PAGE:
Doyouthinktheysaurus I am going to mention the changing school option again, it is worth giving it a try. My OP is sad and detached because that is exactly how I feel. I only show my true feelings to my partner, Mum and one friend who I know I can trust. My partner always says I am an expert at hiding what is really going on in my head if I don't want to let on, he also says it is a trait that is very difficult to live with sometimes. I don't want all and sundry knowing my life details - unless I choose to tell them. That is why I divulged all here, warts and all! I like the anonymity and knowing that it won't be gossip on the local jungle telegraph 😊

corythatwas Wed 22-Jun-16 17:53:26

I had a long talk last night with my own rather older dd, who has a long history of suffering from anxiety and depression. We discussed various ways of tackling and solving her current problems and then, by one of those parental flukes, I managed to say something that she actually found helpful: "You do know that you are under no obligation to feel happy every moment of the day? Life is a difficult thing and sometimes you are going to feel that. That doesn't mean you are failing in any way. Solve what you can solve but don't beat yourself up about how you feel."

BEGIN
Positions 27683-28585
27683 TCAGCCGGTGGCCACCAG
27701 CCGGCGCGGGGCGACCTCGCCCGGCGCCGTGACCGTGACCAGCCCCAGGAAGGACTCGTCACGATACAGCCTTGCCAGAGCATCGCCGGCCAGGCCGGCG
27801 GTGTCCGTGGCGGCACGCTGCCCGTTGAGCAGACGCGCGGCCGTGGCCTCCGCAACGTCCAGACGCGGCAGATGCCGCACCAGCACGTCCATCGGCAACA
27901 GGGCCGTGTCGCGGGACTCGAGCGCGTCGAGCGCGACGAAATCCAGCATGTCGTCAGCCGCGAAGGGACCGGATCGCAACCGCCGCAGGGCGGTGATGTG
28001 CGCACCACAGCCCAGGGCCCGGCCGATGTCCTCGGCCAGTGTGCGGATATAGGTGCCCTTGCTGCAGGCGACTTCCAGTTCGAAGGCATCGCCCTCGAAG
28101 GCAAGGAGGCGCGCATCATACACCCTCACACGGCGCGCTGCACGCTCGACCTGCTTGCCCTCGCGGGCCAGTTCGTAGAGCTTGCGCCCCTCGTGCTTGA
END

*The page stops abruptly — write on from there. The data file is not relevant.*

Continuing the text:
In your dd's case it seems the obvious one that needs practical solving is the bullying. Put all your efforts into that but keep reminding her that this is a problem that lies outside of herself: bullying happens because there are bullies around, not because there are victims. It is wrong and it must be stopped but it is about the bullies, not about her. Remind her that these people will soon be gone out of her life and that there are fun, exciting times ahead.

And then try very hard to find a way of reconnecting to her. There must be something you can enjoy together. I am going to watch the Sweden match with my ds tonight. Always thought I hated sport- but since it's become a way of spending quality time with him I have become surprisingly fond of it.

Doyouthinktheysaurus Wed 22-Jun-16 18:23:05

What cory said about bullying happening because bullies are around is so true. As a victim of bullying it can feel like it is about you, there is something wrong with you. Add that to pre teen hormones and the usual difficulties of schoolgirl friendships and alliances and it makes for a really tough time for some girls. It can be hard as the parent too, constantly feeling like you are having to battle the system when in fact, you shouldn't have to.

Was there a specific reason counseling didn't help? It may be worth looking for a different counsellor. CAMHS are sadly ridiculously stretched at the moment. I think all you can do for now is just be there for her, make out of school as fun as possible and try and engage her in activities at the weekend, just the 2 of you. And keep pushing the change of schools. It's a hugely scary thing to change schools but some are so much worse at dealing with bullying and supporting children's mental health than others.

I wish you and your dd well. I have boys in Year 8 and Year 7 and the difference between their friendships and my own experiences at a school is so very marked. They just get on, none of the intensity and falling out and bullying that went on when I was at school.